You may think from these pictures that Canada Day (have I even mentioned that this is Canada day we are talking about here?) tradition includes throwing rocks into over-full ditches, but then you'd be wrong.  That is just the way prairie kids are.  Give them Taj Mahal and they'll take the crick (as opposed to creek….. they don't really say crick, but it just makes it sound like we are all super-hicks if you say crick.  And exaggeration and mild deception is a lot of fun).  It is kind of like giving a two year old some dumb electronic game table thing to try to teach them how to read 6th grade level books before they hit kindergarten but they completely (and smartly) ignore the table and have the best time ever with the box.

Since things finally cleared up weather-wise, it was looking like the Yahoo-Canada fireworks display was a go, as were various activities that were at the park where the Yahoo-Canada fireworks display was going to be.  We thought it would be swell to be there nice and early for all the activities and to get a great spot to see the spectacular show.  Except that there really wasn't much happening.  Not much at all.  Except some hot dogs and chips and things.  So we had some of those.  And then we entertained ourselves, Karate Kid style.  Just call Uncle Eric Mr. Miagi.  
Side note:  He may as well be Mr. Miagi because the for-real Mr. Miagi graduated from the same high school - Fairfield High…. in Fairfield, California - as Eric.  They are pretty much the same person.  Pretty much.

It started off with Eric teaching Timaya.  And the numbers grew.

Then we went to jumping off the stumps.  After one picture was taken of Mia jumping, everyone else needed their moment in pixels as well.

Then we tried and tried and tried and tried and tried and tried to get this picture right.  There were several issues with timing.  And an issue with Riley jumping down (almost more like falling), instead of jumping up.  But don't worry…. they worked the kinks out.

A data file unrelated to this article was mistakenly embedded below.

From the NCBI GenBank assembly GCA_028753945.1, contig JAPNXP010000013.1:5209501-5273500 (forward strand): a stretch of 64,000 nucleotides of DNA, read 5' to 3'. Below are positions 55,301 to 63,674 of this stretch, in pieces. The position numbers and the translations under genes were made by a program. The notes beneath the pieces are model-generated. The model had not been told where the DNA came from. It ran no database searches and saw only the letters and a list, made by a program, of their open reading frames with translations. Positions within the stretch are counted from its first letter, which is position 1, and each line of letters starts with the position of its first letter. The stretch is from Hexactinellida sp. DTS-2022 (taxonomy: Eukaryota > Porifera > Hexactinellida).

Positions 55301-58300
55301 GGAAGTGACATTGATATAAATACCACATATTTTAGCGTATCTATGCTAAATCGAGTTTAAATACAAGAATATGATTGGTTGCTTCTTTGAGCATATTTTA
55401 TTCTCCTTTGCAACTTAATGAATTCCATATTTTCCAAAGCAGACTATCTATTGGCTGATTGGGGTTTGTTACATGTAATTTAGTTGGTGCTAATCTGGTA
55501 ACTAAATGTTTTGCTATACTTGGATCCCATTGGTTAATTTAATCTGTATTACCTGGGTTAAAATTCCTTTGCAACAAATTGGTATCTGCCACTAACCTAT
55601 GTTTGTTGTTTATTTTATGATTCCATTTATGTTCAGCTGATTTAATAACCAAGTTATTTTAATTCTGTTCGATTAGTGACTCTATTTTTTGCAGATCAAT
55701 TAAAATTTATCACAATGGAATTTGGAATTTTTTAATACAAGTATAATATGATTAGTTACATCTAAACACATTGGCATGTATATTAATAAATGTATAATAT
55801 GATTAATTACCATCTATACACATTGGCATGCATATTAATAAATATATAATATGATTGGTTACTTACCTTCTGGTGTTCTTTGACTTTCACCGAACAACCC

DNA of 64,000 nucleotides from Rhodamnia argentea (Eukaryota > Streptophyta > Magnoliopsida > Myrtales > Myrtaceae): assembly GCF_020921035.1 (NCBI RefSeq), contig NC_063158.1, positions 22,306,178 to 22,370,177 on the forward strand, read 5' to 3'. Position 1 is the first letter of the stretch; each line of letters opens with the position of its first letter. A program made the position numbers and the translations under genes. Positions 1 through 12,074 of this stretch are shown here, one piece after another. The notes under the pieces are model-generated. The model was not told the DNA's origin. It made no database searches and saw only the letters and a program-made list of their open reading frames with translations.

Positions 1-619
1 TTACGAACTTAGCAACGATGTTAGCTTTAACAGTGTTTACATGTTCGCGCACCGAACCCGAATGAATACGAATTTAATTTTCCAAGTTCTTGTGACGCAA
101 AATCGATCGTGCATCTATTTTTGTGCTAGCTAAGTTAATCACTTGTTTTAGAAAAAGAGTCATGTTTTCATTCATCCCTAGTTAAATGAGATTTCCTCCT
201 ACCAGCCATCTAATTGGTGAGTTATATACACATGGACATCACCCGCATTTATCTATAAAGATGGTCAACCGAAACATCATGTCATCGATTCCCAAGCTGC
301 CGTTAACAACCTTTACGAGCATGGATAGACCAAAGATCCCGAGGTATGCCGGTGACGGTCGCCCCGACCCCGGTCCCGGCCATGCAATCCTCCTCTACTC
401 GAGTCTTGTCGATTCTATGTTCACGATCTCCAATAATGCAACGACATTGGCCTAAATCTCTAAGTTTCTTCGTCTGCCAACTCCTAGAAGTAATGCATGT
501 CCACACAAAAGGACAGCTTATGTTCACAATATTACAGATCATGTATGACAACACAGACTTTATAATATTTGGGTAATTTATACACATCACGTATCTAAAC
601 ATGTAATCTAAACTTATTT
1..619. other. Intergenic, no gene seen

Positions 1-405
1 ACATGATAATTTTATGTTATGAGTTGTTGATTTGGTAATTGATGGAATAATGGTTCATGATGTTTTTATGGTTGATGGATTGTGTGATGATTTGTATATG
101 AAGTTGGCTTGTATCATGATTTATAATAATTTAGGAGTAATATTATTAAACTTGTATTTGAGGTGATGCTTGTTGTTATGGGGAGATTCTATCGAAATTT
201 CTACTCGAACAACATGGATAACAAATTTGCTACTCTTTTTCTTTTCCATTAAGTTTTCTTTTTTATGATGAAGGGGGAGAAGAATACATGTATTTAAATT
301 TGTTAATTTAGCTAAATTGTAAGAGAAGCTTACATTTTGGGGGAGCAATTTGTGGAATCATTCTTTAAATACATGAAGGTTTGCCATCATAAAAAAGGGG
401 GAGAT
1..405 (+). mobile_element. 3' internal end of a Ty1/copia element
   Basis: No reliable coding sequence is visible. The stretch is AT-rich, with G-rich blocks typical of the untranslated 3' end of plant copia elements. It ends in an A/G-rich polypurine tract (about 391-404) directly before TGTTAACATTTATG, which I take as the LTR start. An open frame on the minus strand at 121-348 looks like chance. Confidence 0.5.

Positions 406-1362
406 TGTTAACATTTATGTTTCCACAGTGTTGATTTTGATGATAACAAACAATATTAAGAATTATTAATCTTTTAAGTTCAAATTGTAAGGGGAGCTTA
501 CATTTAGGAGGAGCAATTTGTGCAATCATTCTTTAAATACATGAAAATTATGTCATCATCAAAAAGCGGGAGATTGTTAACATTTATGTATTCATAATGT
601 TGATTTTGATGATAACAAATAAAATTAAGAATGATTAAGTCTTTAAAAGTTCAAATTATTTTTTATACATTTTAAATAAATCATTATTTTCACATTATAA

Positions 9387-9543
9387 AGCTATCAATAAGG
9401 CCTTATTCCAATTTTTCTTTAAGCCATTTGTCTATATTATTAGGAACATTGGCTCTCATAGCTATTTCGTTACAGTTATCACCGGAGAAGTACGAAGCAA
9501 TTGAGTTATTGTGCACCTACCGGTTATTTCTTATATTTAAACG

Lucy and Riley also entertained themselves by having a funeral for a leaf.  Or something.  They buried it, marked the grave and had a service.  It may or may not have something to do with Lucy's grave yard (thankfully quite mild) obsession.  OH!  Dead people!

After all of this got old, we decided we may as well head back to our place and wait until such time as the fireworks were only an hour or less away.  In the meantime, Timber Trails transformed into a veritable children's wonderland.  Or they just blew up those floppy attention-grabbing thingies.

As the evening wore on, we seriously…. like very very seriously considered skipping the fireworks show (by the way, they really aren't called the Yahoo-Canada fireworks, but they should be, don't you think?  So catchy and enthusiastic).  We should have paid much closer attention to our considering.  Because we did go. And we waited.
We met up with Brent, Glenda and the kids, as well as some of their friends. And we waited. We got a great little spot, I busted out the always-necessary glow sticks, and waited, did a little dancing (much to the embarrassment of my children - I mean really, why else would I dance?), snuggled with Kim for a little to keep warm, waited, snuggled with Glenda, back to Kim, back to Glenda (there are names for people like me….), and waited.  Forty five minutes after the intended start time, we figured it was time to pack it in (keep in mind that out here, on July 1, the sun doesn't set until almost 10:00 as is still light for some time after that since this is way-bigger-sky-than-big-sky-Montana…..fireworks don't start until around 11:00).  The kids were done anyway.
As we turned onto our street - a minute from our house, we heard the familiar bangs in the sky.  Sure enough, they started the fireworks about five minutes after we left.  Thankfully at that point the kids were so exhausted they couldn't have cared less.  They were done and so were we.  
Yahoo Canada anyway.

By the way, I haven't written anything about any farm animal or cow in particular for a while now and I'm still smelling the barn.  I guess it is not me just getting into the experience.